Beeson came off as contentedly subordinate to
both Etchells and Fletcher, resigned to play straight man or assert
himself occasionally through flashes of cleverness and contradiction.
Fletcher, in contrast, posed persistent, determined challenges to both
the others with passive-aggressive self-absorption, controlling the
pace of the conversation with long pauses.
Etchells: Do you think Leonardo DiCaprio would
make a good King Lear?
Fletcher: I think he's [long pause] he's very pretty. And
he tends to be solemn. And [long pause] maybe he would make
a good King Lear but I don't think so.
Etchells: Do you think people have sexual fantasies about John McCain
and Sarah Palin?
Etchells: What kind of fantasies?
Fletcher: I think [very long pause] I think people have a
lot of fantasies about Sarah Palin. And I think John McCain gets dragged
in there by proximity. [audience laughter]
Etchells: Do you think that some of the FBI guys around also get dragged
Fletcher: [long pause] I never thought about it but now that
you mention it, maybe. FBI guys.
Etchells: How much would I have to pay you to eat a plate full of
Fletcher: [very long pause] I would . . . I would do it for
A favorite topic among the many critics who have
written about Quizoola! is the ambiguity concerning whether
the answers are fictional or drawn from the actors' lives. A number
of answers in the performance I saw certainly sounded autobiographical
(such as Etchells' description of his scars) but there was no way to
tell for sure, and that sort of uncertainty has been frequently read
as a neat trope for the duplicity of the theater in general, a signature
Etchells theme. There is something arid and unsatisfying about appreciating
such a grueling marathon show primarily for such abstract reasons, however.
What seems to me the true "plot" of Quizoola! is the actors'
arc of invention, and their arc of exhaustion, as they move through
what becomes a rather brutal endurance trial. This is the story that
asserts itself and stands in for the organization and development that
never arise in the questions and answers. (I watched the show for the
whole six hours, incidentally, not because I intended or wanted to but
because the line outside for re-entry was so long that leaving meant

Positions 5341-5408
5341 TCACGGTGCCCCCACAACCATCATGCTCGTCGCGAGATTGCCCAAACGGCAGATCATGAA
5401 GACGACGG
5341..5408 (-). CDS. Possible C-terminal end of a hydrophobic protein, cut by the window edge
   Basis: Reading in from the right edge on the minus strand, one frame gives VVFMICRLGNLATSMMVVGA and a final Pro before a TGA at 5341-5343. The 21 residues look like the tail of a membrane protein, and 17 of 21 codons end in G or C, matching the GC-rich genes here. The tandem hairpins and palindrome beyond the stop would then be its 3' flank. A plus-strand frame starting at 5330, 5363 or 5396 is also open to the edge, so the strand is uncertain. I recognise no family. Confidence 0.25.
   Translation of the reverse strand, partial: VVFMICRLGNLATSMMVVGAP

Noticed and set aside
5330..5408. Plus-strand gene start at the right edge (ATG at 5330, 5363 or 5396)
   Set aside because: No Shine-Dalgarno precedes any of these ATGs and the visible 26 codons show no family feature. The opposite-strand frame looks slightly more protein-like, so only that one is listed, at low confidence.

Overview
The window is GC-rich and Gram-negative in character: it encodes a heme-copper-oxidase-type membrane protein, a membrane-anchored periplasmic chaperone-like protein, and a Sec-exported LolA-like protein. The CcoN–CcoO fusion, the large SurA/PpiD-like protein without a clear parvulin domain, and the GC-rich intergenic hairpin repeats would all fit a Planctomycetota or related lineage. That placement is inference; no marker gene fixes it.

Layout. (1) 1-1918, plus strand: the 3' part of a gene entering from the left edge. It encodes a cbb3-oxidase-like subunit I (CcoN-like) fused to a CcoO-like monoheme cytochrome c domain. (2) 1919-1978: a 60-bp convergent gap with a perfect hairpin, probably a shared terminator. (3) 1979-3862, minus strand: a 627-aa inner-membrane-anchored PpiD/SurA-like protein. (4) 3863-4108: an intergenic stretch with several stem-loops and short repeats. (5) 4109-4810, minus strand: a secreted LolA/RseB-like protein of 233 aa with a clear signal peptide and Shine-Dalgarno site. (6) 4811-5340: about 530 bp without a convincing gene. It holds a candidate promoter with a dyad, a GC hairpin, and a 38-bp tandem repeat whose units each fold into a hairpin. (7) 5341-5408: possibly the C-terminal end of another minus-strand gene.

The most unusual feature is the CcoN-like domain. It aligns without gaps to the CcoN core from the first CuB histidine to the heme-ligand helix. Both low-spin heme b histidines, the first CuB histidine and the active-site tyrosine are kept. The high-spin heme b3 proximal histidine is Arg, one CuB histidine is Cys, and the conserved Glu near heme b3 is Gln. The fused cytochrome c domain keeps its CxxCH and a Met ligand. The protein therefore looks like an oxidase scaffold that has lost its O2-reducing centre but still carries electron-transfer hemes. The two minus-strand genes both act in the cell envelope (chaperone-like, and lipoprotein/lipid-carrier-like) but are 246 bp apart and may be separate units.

waiting hours to return.)
Each actor endured the physical and emotional
strain differently, but each also did his best to measure up to the
nonstop onslaught of queries ranging across the vast expanse of human
affairs. When their creative energy flowed, the performers grew expansive,
eloquent and funny, and when it flagged they grew curt, glib and evasive.
The clown makeup lent them a slightly pathetic, self-sacrificial air.
I made a note to myself at one point that the waxing and waning of their
exertions (their strivings, as Goethe's Faust might call it), which
were obviously doomed to failure, resounded as a poignant echo of life
as a whole.
Which brings me back to Lehmann's comparison
with Shakespeare. What Quizoola! and Sight is the Sense
that Dying People Tend to Lose First principally shared was their
quixotic effort at comprehensiveness. That is the ambition that can
be meaningfully help up against Shakespearean Welt-Fülle. Both
works took on the absurdly monumental task of limning a complete world,
in all its bewildering variety and ungraspable detail. More precisely,
they each set theatrical traps for such a world through an absurdly
prolonged and obsessive gesture of listing. The daring behind that effort
was astonishing and endearing, in no small part because it was bound
to fail. After all, fashioning a complete world is really a craving
from another era--from Shakespeare's or Dickens' time--and those who
attempt it today tend to be Apollonian novelists, not low-budget, warehouse-dwelling,
experimental theater-makers with spiritual ties to Beckett. Against
all our puny expectations, Etchells' sly, humble, post-dramatic art
serves momentous ends.
Ed. Note: This article first appeared
in Performing Arts Journal.